Cataract Surgery: Long-Term Care

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Cataract surgery (also known as lens replacement surgery) involves replacing a lens clouded by cataract with a specialized prosthetic called an intraoperative lens (IOL). This relatively quick procedure usually takes between 15 and 45 minutes and is performed on an outpatient basis, so you are able to go home the same day. A successful outcome relies on adequate follow-up as well as your adherence to guidelines for recovery. As with all aspects of surgery, the more you understand what to expect, the better off you’ll be.

Nurse walking with wheelchair patient after eye surgery - stock photo
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Benefits of Surgery

In the period after cataract surgery, your main tasks are two-fold—to ensure that the incision heals without infection and that the IOL becomes properly incorporated into the eye. Typically, while you’re able to get home quickly after surgery, it takes up to two weeks before you’re back to normal.

Ultimately, cataract surgery is highly successful, with approximately 97% of cases successfully managing the condition. To ensure the best possible long-term outcome, you can take several steps during recovery.

  • Wear the eye shield: Following cataract surgery, you’ll be given a protective eye shield to wear at night for about one week.
  • Take your eyedrops: Eyedrops are necessary following surgery to reduce inflammation in the eye and prevent infection. Do your best to follow your healthcare provider’s orders carefully and report any symptoms you’re experiencing.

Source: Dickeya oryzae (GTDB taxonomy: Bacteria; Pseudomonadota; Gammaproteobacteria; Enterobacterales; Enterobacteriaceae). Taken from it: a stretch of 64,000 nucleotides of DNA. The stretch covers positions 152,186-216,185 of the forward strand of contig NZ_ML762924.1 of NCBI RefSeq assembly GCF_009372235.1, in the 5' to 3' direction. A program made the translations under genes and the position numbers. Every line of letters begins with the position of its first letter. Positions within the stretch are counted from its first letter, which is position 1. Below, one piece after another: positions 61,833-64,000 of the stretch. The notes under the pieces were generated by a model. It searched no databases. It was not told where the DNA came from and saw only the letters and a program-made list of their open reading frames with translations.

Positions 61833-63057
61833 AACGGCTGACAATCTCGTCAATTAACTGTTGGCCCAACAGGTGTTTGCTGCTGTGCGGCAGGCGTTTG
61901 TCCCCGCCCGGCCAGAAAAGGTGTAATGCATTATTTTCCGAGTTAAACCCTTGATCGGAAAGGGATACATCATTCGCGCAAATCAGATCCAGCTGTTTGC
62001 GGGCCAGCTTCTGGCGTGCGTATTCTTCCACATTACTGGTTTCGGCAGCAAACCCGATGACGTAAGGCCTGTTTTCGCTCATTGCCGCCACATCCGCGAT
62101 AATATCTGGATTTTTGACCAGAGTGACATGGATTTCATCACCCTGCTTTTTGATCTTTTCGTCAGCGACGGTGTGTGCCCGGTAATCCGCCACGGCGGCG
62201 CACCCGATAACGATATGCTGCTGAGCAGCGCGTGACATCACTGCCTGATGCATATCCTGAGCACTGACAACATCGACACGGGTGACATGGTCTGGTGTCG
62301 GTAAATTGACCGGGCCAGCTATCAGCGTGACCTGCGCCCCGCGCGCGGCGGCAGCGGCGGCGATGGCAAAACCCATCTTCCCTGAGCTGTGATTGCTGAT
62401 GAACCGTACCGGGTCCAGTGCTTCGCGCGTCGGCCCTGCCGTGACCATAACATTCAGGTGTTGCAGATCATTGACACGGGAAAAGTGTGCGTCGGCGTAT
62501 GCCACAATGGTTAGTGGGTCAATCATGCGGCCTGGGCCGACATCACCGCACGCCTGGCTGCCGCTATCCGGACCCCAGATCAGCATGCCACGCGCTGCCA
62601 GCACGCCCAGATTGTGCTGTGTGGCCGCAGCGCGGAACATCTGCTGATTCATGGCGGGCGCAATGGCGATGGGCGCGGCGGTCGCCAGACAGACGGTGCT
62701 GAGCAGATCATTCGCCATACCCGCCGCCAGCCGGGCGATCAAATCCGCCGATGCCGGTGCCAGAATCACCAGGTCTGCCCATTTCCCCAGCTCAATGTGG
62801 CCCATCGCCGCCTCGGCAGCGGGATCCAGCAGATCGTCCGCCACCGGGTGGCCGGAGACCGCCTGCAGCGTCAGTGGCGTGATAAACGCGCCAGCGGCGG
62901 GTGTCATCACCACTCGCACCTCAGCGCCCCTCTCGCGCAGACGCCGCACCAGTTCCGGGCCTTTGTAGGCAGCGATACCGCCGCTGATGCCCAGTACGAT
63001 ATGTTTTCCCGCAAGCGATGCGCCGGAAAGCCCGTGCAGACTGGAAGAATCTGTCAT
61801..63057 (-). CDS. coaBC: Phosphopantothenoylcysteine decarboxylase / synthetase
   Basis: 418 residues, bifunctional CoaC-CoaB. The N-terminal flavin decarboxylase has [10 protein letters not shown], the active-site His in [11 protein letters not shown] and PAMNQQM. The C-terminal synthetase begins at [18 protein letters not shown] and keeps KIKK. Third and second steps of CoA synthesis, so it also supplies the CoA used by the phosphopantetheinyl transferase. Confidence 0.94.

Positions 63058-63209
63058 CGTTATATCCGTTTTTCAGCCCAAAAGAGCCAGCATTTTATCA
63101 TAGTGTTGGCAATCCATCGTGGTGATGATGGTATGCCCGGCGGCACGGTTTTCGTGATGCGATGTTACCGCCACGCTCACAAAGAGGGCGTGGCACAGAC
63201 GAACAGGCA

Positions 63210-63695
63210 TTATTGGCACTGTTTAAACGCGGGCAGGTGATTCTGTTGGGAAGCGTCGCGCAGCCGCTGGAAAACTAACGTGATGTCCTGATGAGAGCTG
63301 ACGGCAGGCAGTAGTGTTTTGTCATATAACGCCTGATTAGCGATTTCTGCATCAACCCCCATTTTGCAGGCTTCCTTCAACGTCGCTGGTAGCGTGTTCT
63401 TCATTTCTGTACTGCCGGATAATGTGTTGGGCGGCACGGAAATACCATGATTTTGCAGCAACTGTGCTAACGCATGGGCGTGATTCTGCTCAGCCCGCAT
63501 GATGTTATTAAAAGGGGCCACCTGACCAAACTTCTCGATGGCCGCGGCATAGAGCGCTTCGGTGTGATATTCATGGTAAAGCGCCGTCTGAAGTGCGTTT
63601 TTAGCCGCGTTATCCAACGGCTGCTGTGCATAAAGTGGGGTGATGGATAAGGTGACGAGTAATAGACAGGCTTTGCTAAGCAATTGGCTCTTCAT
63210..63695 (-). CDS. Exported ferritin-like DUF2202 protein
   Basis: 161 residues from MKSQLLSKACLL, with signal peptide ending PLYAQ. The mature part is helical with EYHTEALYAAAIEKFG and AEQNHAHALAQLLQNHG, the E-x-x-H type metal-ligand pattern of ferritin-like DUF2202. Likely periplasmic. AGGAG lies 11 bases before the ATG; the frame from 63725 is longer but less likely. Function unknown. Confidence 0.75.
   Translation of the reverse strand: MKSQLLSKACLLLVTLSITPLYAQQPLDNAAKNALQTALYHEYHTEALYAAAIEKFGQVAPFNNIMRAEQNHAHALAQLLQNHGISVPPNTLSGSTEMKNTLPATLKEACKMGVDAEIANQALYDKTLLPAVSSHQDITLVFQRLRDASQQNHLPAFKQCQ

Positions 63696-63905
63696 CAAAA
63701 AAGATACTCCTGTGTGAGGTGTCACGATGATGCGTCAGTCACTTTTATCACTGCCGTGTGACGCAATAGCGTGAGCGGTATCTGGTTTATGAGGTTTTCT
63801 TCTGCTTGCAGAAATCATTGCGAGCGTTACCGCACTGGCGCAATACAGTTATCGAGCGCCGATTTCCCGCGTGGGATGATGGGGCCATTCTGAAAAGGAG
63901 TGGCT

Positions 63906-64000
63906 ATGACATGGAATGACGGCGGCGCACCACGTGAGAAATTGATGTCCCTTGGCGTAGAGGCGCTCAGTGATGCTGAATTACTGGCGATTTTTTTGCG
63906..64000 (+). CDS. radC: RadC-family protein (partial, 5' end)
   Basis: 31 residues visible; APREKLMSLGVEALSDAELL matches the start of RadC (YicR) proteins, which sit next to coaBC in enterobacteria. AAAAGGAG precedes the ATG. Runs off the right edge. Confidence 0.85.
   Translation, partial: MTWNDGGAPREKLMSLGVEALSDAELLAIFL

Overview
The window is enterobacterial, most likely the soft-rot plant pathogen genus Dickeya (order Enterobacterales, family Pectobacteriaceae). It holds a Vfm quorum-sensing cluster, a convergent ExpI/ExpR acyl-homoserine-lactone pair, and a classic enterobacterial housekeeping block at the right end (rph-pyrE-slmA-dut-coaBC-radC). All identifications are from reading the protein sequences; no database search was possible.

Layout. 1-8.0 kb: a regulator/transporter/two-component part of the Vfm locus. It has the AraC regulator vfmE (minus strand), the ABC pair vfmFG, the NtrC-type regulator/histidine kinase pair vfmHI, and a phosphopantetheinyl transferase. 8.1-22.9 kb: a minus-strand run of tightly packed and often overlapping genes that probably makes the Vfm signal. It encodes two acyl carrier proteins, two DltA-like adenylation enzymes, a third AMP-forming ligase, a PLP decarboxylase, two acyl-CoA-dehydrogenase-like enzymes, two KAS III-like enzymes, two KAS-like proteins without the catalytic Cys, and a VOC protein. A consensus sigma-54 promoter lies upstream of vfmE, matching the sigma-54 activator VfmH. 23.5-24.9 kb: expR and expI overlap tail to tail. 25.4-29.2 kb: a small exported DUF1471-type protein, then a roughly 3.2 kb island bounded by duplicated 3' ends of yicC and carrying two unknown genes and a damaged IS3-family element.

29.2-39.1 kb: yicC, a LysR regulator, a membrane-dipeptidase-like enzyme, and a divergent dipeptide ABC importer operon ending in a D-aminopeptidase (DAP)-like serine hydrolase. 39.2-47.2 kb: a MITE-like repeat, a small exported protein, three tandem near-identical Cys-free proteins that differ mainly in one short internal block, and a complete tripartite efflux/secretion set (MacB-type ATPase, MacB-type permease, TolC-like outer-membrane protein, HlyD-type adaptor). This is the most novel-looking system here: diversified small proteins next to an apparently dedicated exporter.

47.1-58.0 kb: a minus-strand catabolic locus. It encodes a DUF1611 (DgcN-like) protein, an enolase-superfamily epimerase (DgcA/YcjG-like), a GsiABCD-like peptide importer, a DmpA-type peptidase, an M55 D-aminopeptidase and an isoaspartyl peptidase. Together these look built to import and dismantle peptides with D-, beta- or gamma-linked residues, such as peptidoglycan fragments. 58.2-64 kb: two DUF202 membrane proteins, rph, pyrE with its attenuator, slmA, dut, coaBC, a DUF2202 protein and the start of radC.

• No eye-rubbing: It’s absolutely essential that you avoid contact with the affected eye, especially in the early going. Contact can cause damage or lead to infection.
  • Sunlight protection: As your healthcare provider will tell you, you should also make sure to protect the eye from direct sunlight by wearing sunglasses.
  • Keep the eye free of liquid and debris: Avoid swimming during recovery, and do your best not to let dust or other debris access the eye. Eye make-up wearers should likely abstain until they get a go-ahead from their healthcare provider.
  • Avoid bending: Bending over, as you would to tie shoelaces or pick something up from the floor, actually places a little extra pressure on your eyes, which can affect healing. As such, avoid this behavior for at least one week after treatment.
  • Physical restrictions: As your healthcare provider will also make clear, for the first two to four weeks after treatment, you should avoid strenuous exercise, such as lifting heavy objects, running, jumping, and so on. Make sure to check with your healthcare provider before undertaking any of these or other strenuous activities.